"[A] meticulously researched and gorgeously illustrated volume. . . . It's a brilliantly written, superbly informative work."--Elaine Ives-Cameron, Jewish Chronicle

New York Times
A thought-provoking read.
— Grace Glueck
Los Angeles Times
Acculturation, driven irresistibly by the mass media, was inevitable in 20th century America. Entertaining America . . . is very good, and subtle, on this subject. It demonstrates that Jewishness was one of the givens of early movies and broadcasting—not exactly flaunted but not entirely avoided either.
— Richard Schickel
Cineaste
What emerges from this book is a persuasively intelligent case that the relationship between Jews, the movies, and broadcasting goes well beyond entertaining America. Without simplifying any of these key terms, the authors have produced a work that should speak simultaneously to a general and specialized reader.... Keenly aware of their place within this century long debate, the authors have produced not just the latest but also the best installment yet. . . . [T]hey do a remarkable job of both synthesizing existing scholarship and breaking new ground.
— Art Simon
Jewish Chronicle
[A] meticulously researched and gorgeously illustrated volume. . . . It's a brilliantly written, superbly informative work.
— Elaine Ives-Cameron
Library Journal
Published in conjunction with New York City's Jewish Museum, this lavishly illustrated anthology collects original essays and primary texts about Jews in American entertainment. Since the days of the nickelodeon, the industry has had a strong Jewish presence, and most of the Hollywood moguls were at least cultural, if not religious, Jews. Editors Hoberman (senior film critic, Village Voice) and Shandler (Jewish studies, Rutgers Univ.) introduce each of the book's five sections and contribute essays, along with Maurice Berger, Ben Singer, and Judith Thissen, among others. Discussed are early luminaries like Theda Bara and cowboy hero Bronco Billy Anderson (n Aronson), as well as performers who were not actually Jewish but who were thought to be by many or who had a Jewish "sensibility," foremost among them Charlie Chaplin. In other media, radio's Gertrude Berg ("Molly Goldberg"), Al Jolson, and shock jock Howard Stern are also given their due. Less known are the personalities who toiled in Yiddish-language films and radio. Almost anything of interest is given at least a brief mention, including the Holocaust, anti-Semites like Father Coughlin, and TV's "New York" Jews. A sumptuous read and a visual treat, this is highly recommended for public libraries and university arts collections. [The exhibit "Entertaining America" will be at New York City's Jewish Museum through September 14 and will then move to the Jewish Museum of Maryland in Baltimore, where it will stay until January 18, 2004.-Ed.]-Roy Liebman, California State Univ., Los Angeles Copyright 2003 Reed Business Information.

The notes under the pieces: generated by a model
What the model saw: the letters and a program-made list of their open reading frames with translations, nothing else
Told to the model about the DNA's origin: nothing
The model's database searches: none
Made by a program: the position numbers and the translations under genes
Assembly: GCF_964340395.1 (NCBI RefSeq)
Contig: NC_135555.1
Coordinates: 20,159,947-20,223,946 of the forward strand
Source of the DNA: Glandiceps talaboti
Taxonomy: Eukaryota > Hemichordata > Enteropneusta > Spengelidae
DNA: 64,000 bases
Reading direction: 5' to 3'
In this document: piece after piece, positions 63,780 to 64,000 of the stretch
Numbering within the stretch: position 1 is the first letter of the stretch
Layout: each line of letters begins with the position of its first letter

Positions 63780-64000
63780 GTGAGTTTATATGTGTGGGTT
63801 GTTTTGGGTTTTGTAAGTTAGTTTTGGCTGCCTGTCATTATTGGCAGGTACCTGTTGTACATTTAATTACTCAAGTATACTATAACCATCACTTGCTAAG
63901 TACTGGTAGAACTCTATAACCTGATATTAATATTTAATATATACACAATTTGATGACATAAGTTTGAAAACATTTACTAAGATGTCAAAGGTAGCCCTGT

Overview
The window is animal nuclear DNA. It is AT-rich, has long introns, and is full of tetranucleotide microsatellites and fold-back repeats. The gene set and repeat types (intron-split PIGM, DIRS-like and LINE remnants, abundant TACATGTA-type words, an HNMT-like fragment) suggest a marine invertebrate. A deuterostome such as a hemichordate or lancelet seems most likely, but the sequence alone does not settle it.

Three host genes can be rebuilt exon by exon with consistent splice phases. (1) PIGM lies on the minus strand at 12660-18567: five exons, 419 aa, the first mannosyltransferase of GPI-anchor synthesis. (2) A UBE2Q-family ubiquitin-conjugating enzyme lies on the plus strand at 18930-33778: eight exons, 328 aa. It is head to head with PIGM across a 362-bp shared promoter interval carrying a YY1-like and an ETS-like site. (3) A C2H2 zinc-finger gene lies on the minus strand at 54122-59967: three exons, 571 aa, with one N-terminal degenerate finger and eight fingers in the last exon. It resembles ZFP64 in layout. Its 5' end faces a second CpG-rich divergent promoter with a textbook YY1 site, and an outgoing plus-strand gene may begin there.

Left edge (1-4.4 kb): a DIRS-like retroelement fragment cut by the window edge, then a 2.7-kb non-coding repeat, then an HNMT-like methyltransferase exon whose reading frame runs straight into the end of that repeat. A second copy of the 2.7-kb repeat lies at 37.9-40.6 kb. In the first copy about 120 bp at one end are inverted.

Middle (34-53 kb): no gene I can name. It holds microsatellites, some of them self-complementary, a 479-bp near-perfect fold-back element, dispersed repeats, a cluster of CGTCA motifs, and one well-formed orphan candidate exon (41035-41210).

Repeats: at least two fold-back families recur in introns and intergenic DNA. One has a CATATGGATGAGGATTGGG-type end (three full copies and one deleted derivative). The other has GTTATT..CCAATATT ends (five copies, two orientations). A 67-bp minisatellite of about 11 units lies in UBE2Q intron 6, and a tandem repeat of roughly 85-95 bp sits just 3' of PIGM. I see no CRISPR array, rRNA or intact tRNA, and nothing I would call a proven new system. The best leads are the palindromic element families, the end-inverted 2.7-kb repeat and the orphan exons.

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Product Details

  • ISBN-13: 9780691113029
  • Publisher: Jewish Museum, New York
  • Publication date: 3/4/2003
  • Edition description: First Edition
  • Edition number: 1
  • Pages: 336
  • Product dimensions: 8.98 (w) x 11.06 (h) x 1.03 (d)

Table of Contents

Foreword 8
Acknowledgments 10
Introduction: Entertaining "Entertaining America" 11
Nickelodeon Nation
Introduction 15
The Nickelodeon Boom in Manhattan 23
Charles Steiner and the Houston Hippodrome 28
The First "Jewish" Superstar: Charlie Chaplin 34
Virtually Jewish 40
Moguldom
Introduction 45
Hollywood's Jewish Question 47
On The Jazz Singer 77
The Jazz Singer: A Chronology 84
Putting Blackface in Its Place 93
An American at Home, a Jew on the Air
Introduction 101
The Media That "Speak Your Language": American Yiddish Radio and Film 104
Goldberg Variations: The Achievements of Gertrude Berg 113
The Goldbergs: A Chronology 124
Religion, Democracy, and Radio Waves: The Eternal Light 130
Our Show of Shows 144
Star Gallery
Introduction 151
Theda Bara 152
Bronco Billy Anderson 153
Fanny Brice 154
Eddie Cantor 156
Sylvia Sidney 158
The Marx Brothers 159
Betty Boop 164
Superman 166
Bess Myerson 167
Paul Muni 169
Judy Holliday 171
John Garfield 173
Shelley Winters 176
Danny Kaye 178
Marilyn Monroe 182
Sammy Davis, Jr. 189
Anne Frank 192
Barbra Streisand 196
Dustin Hoffman 198
Roseanne 199
Howard Stern 201
Adam Sandler 203
Stand-Up Jews
Introduction 205
Exodus: Real to Reel to Real 207
Flaunting It: The Rise and Fall of Hollywood's "Nice" Jewish (Bad) Boys 220
At Home on the Small Screen: Television's New York Jews 244
American Media and the Holocaust 258
The Virtual Rebbe 264
Bill Clinton, Hollywood President: A Chronology 268
Not the Last Word: A Conversation 274
Notes and Timeline 280
Selected Bibliography 316
Contributors 320
Index 323
Text and Illustration Credits 332